Nonetheless Richard Hickox is to be congratulated on a firm control of the music's progress. Another climax is threatened but it does not come and yet another, but this fails as well. Yet another build up and collapse. There is a sense in which they music does not flow, does not gel. The braying horns heralds another climax, brilliantly played and the climax is disappointing but the music has a glow about it. Yes an element of serenity is here as if the composer was reverting to his strong Catholicism which had been under threat with his fascination with Taoism. The tolling bells might suggest that as well. It seems to take a while to wind up. The last few minutes do not seem to belong although the use of brass is very effective and the clashing cymbals and the penetrating horn saves the day. But then the music succumbs to melodic nullity again, albeit beautiful melodic nullity.

David C F Wright

see also review by Rob Barnett

 

COMMENT received

There is much in Mr. Wright’s review that is perceptive and well informed and with which I fully agree. I have also learned some things from his essay. However, a few of the things that he says call for comment, I think.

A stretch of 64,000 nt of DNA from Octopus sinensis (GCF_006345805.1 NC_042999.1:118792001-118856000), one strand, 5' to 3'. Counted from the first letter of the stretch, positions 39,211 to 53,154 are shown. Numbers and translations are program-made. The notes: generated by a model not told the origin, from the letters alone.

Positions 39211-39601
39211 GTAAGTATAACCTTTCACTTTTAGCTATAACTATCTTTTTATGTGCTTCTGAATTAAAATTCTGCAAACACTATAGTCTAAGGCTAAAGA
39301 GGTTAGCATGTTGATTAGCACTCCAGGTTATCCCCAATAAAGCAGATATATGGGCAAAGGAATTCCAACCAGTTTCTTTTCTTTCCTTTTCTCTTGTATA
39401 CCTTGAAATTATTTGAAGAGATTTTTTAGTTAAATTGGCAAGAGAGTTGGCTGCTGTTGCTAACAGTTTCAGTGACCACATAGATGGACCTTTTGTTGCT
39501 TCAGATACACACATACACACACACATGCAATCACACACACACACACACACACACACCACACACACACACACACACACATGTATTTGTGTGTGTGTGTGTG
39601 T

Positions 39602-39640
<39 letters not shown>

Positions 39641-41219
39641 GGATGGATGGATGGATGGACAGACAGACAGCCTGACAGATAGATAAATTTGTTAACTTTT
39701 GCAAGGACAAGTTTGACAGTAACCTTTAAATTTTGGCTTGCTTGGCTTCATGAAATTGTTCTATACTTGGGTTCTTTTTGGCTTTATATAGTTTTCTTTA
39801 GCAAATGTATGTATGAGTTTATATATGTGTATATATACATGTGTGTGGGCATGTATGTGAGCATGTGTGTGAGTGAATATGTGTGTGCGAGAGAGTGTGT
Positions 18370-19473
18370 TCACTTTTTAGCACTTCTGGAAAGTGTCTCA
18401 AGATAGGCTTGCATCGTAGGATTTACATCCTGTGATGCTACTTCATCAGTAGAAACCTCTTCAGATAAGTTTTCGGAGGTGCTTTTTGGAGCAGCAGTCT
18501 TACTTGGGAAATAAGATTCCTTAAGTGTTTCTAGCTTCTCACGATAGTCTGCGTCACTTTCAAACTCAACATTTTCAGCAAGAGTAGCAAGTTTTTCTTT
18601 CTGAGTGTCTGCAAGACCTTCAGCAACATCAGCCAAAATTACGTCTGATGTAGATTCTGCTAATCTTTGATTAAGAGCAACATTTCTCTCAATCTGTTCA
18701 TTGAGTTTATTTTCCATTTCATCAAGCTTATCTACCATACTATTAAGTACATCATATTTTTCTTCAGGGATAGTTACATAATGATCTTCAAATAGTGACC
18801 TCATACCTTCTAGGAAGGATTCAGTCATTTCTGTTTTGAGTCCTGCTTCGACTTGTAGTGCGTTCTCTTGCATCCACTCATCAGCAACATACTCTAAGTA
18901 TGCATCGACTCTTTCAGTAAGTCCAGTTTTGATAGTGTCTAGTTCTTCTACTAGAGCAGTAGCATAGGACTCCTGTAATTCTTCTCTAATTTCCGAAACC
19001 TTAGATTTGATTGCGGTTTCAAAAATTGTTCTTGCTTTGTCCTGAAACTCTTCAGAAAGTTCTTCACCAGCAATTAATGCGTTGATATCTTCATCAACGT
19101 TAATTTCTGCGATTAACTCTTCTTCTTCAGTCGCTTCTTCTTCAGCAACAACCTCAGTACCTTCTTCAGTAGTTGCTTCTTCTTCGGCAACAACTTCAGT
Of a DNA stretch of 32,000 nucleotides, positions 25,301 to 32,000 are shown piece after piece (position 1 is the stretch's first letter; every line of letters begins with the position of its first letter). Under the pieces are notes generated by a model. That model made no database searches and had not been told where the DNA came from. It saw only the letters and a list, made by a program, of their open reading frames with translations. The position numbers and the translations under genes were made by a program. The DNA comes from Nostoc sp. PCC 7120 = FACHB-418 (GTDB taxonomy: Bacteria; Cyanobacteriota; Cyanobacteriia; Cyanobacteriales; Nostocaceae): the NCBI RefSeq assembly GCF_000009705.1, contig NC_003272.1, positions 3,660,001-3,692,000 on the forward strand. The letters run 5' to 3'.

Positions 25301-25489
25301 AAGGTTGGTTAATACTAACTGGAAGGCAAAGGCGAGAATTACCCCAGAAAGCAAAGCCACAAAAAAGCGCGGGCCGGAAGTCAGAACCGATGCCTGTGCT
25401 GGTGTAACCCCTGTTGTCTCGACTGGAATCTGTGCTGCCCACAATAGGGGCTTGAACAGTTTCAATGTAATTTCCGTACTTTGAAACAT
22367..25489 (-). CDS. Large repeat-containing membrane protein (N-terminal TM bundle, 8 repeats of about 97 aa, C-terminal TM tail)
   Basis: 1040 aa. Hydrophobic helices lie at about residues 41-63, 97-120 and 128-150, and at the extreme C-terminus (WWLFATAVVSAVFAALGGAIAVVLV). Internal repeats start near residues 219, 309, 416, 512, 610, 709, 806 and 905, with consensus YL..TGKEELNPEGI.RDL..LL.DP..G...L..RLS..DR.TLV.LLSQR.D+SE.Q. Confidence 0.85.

Mr. Wright states that "Rubbra had no sense of form." I defer to his superior technical knowledge. However could I suggest that this does seem to be a somewhat extreme comment to make about a man with eleven symphonies to his name? I note the quote from the composer himself but I do wonder how safe it is to take these words at face value. How are we to know that Rubbra's tongue was not in his cheek at that time? Mr. Wright, speaking with the benefit of personal acquaintance with Rubbra, pays tribute to his humane qualities. Though he does not say so specifically, a strong inference of his comments is that Rubbra was also a modest man. Therefore, quite possibly in making these comments about his own muse he was indulging in self-deprecation?